When you read an account of a topic like this, the writer usually starts with a story such as “when I was a child, we had no money” or “I always knew I wanted to be…”. I have no such story. I’m from a working-class family and my parents were practical, no-frills people. But I can’t say that I ever felt poor. I did recognize that some people had loftier lifestyles than us and it gave me something to which I would aspire. But it was in no way a turning point that made me say, “I want to manage money!”
In my youth, I flirted with many career paths. Sports medicine. Broadcast journalism. Law. I don’t get bored easily. In fact, I find almost everything interesting in some way. Except for playing cards, dancing and James Bond movies. But I digress.
I’m passionate about what I do now, but it feels more like life brought me here than it does a path I went seeking. The first jobs I had when I finished school were with the Federal government at the pension and tax offices. I loved the subject matter, but not working in the public service. So I leveraged my knowledge and my experience dealing with people to land a job in Toronto at the head office of a mutual fund company. I was promoted several times and then took on a role as the head of business development at a self-serve brokerage.
I acquired a lot of investing and planning knowledge as well as the required courses to become licensed as an advisor. I had the privilege of speaking in front of large groups of people – mostly employees that were part of group savings plans. I felt at home doing that. I always had a long line of people who wanted to speak with me afterward and I often got feedback along the lines of “you’re good at explaining things”. It seemed natural to begin building a practice of helping people in the same way with their finances on a more personal level. That was 18 years ago. I’ve learned even more since then. The learning never stops. And it has been incredibly fulfilling. I often say, sitting down and talking with people, formulating their plan and handling their investments, doesn’t feel like work to me.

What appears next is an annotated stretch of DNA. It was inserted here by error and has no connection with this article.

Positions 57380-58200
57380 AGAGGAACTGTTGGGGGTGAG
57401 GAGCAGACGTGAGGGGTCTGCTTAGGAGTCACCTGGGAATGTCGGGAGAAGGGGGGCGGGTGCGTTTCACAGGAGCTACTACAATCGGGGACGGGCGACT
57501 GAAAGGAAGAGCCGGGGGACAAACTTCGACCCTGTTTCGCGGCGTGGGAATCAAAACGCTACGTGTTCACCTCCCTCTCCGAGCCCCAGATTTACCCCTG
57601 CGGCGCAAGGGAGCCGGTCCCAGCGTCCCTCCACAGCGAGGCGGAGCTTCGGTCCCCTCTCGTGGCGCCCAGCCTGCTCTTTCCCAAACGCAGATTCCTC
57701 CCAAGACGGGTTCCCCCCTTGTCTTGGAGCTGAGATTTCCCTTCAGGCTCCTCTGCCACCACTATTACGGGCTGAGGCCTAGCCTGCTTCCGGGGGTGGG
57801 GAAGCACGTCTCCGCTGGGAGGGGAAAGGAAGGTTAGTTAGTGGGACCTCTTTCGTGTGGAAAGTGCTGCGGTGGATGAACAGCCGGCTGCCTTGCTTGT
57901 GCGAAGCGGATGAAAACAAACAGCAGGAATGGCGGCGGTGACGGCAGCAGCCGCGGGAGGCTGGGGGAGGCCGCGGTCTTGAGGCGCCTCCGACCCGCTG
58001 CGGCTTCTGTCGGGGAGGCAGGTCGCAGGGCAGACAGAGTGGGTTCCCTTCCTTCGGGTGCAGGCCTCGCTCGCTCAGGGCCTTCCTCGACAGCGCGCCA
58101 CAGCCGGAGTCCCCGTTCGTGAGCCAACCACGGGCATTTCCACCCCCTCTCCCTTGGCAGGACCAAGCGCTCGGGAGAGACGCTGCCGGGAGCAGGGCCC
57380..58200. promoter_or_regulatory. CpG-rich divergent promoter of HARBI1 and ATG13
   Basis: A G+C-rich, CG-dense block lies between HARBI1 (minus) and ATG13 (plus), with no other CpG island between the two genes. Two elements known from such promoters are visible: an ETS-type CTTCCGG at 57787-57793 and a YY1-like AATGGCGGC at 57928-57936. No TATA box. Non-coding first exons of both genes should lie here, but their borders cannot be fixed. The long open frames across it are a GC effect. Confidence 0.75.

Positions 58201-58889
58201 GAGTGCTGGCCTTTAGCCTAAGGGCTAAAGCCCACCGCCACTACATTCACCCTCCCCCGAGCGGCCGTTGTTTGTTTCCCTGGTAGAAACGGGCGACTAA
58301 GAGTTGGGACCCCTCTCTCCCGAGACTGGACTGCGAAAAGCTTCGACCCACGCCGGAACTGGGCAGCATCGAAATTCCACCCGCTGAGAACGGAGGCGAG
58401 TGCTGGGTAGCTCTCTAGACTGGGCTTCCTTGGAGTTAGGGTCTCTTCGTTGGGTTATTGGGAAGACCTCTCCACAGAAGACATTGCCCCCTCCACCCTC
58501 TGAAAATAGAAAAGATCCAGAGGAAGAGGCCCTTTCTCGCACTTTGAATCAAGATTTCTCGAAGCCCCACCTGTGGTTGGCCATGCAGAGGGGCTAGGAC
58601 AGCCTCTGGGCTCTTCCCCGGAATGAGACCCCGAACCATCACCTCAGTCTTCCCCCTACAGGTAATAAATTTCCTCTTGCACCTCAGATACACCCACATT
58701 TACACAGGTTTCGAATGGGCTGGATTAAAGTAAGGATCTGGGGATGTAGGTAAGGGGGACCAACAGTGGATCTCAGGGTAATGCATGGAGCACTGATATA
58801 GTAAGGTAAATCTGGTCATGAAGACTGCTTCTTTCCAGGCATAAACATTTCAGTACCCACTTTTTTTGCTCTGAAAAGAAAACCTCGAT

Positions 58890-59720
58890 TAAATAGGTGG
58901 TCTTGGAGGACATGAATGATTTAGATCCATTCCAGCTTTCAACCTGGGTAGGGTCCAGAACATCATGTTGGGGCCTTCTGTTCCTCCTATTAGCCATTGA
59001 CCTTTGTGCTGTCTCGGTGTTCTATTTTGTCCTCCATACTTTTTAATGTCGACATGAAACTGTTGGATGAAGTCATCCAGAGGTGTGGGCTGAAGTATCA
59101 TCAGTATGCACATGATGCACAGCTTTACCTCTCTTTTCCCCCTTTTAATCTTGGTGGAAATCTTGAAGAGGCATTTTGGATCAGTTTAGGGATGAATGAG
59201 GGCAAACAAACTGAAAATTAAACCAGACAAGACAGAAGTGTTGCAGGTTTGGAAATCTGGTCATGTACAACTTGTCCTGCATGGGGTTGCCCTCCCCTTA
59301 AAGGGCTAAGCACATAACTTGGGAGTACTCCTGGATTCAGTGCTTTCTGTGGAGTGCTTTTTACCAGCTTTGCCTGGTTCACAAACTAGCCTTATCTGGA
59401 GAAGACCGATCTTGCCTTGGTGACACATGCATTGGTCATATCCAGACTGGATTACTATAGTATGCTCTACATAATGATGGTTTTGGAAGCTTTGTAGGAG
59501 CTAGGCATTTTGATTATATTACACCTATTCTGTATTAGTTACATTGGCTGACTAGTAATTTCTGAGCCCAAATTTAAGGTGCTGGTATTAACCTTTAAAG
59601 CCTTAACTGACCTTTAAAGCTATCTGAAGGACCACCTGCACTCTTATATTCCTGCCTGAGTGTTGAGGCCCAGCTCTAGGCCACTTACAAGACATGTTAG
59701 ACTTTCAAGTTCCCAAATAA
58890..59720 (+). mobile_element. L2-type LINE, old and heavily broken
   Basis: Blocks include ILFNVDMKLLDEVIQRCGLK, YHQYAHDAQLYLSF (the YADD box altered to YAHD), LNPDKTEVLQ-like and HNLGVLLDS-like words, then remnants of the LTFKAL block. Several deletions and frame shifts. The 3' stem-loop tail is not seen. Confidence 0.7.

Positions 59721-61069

That’s what lead me to where I am. These days I do it because the subject matter still fascinates me. And a group of people has entrusted me and are counting on me to take that passion and use it to put them in the strongest position. It’s a commitment I’ve made. It’s not a chore. Quite the contrary. It’s something that makes me very excited about starting each day.
Every time a situation arises in a client’s life, and every time I sit down with someone new and hear their story for the first time, I feel a surge of energy and I can’t wait to sink my teeth in and begin sorting things out for them. The plans I formulate and the proposals I put together feel like works of art to me. Sometimes I go back and look at them long after they’ve been presented and I relive the conversations with the clients the way an athlete would relive a great game. Why do I do this for a living? Why would I not do it when it makes me feel that way?
Marketers will tell me that I need to articulate my unique value proposition. What is it that makes me different? Why should people deal with me and not someone else? I don’t know what all the other advisors out there offer. I’m sure many of them are passionate about investing and about helping their clients too. It would be arrogant of me to suggest that I’m better than all of them.
But over the years, people with a need have sat down with me and found that there is a fit with how I do things, how I communicate and what they are seeking. Many have said to me things such as, “no one has ever told me that before” or “this goes way beyond what we’re used to.” I’m very happy to hear that. But I can’t say if that makes me unique. It just makes me the right person for them. We can both be happy that our paths have crossed.
In the same way that life brought me to this work, life has brought me together with my clients and we enjoy a wonderful relationship. This blog has been the impetus for many people to reach out and seek my help. I’m grateful for how my practice is growing. I’m eager to see who I cross paths with next.